When I was very young, I sometimes wondered why a slight difference in height and strength translated into a huge disparity in political and social power for men and women. After all, I reasoned, if there were as many (or more) women as men, couldn’t women just gang-up on any bad-acting men? As I grew up, though, I simply learned to accept that strength differences have accounted for the predominance of all forms of disempowerment for women across cultures, and I came to believe that any gains we make must necessarily be earned through the political process.
Some women in
Two years after they gave themselves a name and an attire, the pink women have thrashed men who have abandoned or beaten their wives and unearthed corruption in the distribution of food grains for the poor.While I would not usually come out in favor of vigilantism, I must admit that I was moved by the plight of these women, and by the courage they have shown in defending one another.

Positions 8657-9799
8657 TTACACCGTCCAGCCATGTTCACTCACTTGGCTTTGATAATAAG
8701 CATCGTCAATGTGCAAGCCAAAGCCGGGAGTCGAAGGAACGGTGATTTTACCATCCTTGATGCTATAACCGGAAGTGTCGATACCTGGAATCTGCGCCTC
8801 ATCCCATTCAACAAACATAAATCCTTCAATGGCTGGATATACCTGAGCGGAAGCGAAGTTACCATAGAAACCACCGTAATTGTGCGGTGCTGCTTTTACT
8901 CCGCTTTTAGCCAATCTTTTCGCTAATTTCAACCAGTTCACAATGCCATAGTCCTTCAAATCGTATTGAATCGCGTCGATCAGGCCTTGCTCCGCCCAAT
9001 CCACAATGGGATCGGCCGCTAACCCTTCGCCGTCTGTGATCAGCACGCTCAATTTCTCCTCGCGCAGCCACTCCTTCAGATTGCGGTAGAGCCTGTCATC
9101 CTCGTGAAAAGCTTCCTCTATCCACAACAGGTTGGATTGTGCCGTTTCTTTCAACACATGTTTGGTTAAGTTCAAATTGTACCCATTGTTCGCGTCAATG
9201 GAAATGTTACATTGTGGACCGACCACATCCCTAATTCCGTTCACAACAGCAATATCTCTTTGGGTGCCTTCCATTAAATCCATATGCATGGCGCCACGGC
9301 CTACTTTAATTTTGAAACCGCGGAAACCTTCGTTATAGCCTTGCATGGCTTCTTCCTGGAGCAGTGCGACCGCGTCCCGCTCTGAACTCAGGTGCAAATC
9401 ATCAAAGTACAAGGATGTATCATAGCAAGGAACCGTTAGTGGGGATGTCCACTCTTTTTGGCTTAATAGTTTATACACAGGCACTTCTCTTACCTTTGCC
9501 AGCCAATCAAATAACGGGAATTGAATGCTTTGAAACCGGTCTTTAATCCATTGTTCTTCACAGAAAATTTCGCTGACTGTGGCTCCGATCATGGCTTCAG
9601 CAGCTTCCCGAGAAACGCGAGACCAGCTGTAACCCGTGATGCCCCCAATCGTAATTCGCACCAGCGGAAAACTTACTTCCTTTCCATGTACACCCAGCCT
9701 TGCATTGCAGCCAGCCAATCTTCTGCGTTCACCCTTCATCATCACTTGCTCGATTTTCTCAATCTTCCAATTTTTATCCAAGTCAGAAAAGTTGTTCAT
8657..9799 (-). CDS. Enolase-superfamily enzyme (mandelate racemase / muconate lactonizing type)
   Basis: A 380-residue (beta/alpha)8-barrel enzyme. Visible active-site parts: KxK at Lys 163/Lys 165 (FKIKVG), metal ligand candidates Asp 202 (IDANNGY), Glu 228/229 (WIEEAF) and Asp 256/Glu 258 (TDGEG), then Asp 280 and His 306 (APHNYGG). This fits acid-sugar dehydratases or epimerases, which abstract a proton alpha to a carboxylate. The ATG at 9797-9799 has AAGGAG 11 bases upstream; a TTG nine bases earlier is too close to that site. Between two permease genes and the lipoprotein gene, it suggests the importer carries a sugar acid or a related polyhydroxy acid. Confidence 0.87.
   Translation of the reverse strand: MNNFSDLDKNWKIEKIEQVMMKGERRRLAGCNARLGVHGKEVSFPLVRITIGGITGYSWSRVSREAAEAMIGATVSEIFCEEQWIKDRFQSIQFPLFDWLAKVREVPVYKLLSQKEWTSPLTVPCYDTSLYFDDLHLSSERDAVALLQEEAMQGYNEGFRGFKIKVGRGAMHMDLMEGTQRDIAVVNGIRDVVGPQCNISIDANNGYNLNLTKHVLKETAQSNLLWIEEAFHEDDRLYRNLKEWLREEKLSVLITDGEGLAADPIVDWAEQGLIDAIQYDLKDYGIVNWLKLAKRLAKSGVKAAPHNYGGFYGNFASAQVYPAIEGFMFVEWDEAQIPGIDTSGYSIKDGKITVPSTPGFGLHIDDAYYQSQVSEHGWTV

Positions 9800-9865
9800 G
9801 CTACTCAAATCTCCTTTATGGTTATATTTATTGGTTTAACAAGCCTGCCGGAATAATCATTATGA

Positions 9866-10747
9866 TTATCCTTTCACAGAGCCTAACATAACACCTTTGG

They have also stormed a police station and thrashed a policeman after they took in an untouchable man and refused to register a case.
"Nobody comes to our help in these parts. The officials and the police are corrupt and anti-poor. So sometimes we have to take the law in our hands. At other times, we prefer to shame the wrongdoers," says Sampat Pal Devi, between teaching a "gang" member on how to use a lathi (traditional Indian stick) in self defence.
UPDATE: One line from the BBC article, "The pink sorority is not exactly a group of male-bashing feminists," has irked Samhita from Feministing. "Why are women that work for the rights of other women labeled as potentially male bashing?" Yeah, that is a stupid take on feminism. Yet, the irony here, is that the while these women may not qualify as feminists in the eyes of the BBC, they are bashing men from time to time- with clubs.